Last year the International Shark Attack File received 130 "incidents" - their word not ours - worldwide.
Approximately between five to fifteen "incidents" with sharks end in death, and not for the animal. But before we get carried away let's remember the odds of actually getting attacked and killed by a shark are somewhere in the region of one in four million, according to The Wildlife Museum.
But there's good news for anybody not happy with those very, very long odds. A team of experts at Flinders University in Adelaide - it would have to be Australia, wouldn't it? - are developing revolutionary wetsuit fabrics designed to reduce the risk of fatalities from shark attacks. The purpose is to make material that is ‘bite-proof’, stemming blood loss which - nobody will be surprised to hear - is the leading cause of death from a shark attack.
And how will they know if it works? Here's how - it's being road tested on actual, real life Great. White. Sharks. I know, right?
The material used in the end product will be similar to the super-strong plastic Kevlar, the material most famously used in bulletproof vests.
The Department of Primary Industries, based in New South Wales, has granted the research team around $90,000 (£47,000) to fund the project.
“The aim of this study was to assess the ability of new fabrics incorporated into neoprene (the rubber predominantly used in wetsuits) to reduce injuries from shark bites,” says Associate Professor Charlie Huveneers, leader of the Southern Shark Ecology Group in the College of Science and Engineering.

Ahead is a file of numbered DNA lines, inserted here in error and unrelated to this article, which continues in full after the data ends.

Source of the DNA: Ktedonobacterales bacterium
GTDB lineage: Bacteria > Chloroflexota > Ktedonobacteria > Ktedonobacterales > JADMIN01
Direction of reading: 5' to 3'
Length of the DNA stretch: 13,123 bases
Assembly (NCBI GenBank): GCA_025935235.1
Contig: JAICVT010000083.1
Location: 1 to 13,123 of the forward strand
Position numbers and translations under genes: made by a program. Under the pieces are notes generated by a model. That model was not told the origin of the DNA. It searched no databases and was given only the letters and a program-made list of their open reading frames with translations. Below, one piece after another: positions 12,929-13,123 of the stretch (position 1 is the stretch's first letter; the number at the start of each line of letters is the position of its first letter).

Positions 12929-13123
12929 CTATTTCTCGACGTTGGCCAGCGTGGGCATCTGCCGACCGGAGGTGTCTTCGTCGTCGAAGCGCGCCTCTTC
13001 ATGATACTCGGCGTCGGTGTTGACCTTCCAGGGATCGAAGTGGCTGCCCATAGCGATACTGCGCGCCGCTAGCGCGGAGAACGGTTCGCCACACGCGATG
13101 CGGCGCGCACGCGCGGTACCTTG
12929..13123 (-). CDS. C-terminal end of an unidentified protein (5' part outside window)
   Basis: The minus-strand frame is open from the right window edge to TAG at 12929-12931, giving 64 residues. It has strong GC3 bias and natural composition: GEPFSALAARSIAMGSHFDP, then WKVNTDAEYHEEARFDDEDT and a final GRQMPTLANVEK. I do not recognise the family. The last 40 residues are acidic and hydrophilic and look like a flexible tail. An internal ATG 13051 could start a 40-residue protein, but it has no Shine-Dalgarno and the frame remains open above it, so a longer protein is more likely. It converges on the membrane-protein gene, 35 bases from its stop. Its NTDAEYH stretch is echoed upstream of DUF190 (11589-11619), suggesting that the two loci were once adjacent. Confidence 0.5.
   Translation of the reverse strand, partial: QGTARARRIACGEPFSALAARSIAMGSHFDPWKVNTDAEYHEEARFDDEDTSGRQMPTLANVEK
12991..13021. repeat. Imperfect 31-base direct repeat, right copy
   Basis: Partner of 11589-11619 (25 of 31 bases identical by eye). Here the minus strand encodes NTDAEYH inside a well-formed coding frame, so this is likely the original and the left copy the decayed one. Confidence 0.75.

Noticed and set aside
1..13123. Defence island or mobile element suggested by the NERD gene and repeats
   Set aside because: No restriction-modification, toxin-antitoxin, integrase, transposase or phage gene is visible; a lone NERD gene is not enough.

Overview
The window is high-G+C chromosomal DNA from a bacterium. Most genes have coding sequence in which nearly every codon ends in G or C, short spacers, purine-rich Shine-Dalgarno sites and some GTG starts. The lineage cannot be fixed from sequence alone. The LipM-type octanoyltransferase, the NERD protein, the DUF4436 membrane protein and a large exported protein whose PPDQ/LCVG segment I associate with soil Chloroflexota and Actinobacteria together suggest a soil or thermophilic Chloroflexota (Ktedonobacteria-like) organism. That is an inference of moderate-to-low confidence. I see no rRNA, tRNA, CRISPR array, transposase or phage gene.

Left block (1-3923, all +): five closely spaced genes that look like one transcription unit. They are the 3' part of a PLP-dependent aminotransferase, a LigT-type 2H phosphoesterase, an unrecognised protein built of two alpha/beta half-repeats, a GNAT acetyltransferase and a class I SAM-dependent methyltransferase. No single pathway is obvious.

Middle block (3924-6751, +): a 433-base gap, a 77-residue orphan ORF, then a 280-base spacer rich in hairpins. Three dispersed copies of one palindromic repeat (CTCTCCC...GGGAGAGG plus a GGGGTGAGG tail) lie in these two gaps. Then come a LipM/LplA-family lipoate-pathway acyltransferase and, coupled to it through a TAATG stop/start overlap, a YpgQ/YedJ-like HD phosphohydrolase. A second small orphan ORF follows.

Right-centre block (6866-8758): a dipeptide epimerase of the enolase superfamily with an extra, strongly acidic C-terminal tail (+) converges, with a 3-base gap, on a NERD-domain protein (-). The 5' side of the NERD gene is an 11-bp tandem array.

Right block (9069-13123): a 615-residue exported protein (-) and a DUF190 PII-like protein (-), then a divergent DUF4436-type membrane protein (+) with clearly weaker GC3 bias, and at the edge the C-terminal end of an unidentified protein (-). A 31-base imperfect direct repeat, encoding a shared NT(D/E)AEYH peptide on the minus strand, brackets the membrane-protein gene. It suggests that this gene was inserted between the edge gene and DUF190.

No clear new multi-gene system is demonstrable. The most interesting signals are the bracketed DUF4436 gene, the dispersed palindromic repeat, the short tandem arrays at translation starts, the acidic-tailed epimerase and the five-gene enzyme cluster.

“Our results showed that both fabrics tested may provide some protection against shark bite and could be used as part of a shark bite mitigation strategy.
“We tested the fabric on Great White Sharks because it is the species responsible for the most fatalities from shark bites.”
Importantly the team have needed to compare the penetrative force of a shark bite, something that has been tested via sensors at the Neptune Islands Group Marine Mark.
“We found that the new fabrics were more resistant to puncture, laceration, and bites from white Sharks than standard neoprene,” said Associate Professor Huveneers.
“More force was required to puncture the new fabrics compared to control fabrics (laboratory-based tests), and cuts made to the new fabrics were smaller and shallower than those on standard neoprene from both types of test, i.e. laboratory and field tests.
“Although these fabrics may reduce blood loss resulting from a shark bite, further research is needed to measure the magnitude of injury to human flesh.”
The equipment is now due further tests at one of the most populous Great White sites in Australia, the Spencer Gulf.
Just when you thought it was safe to go into the water, it actually might very well be.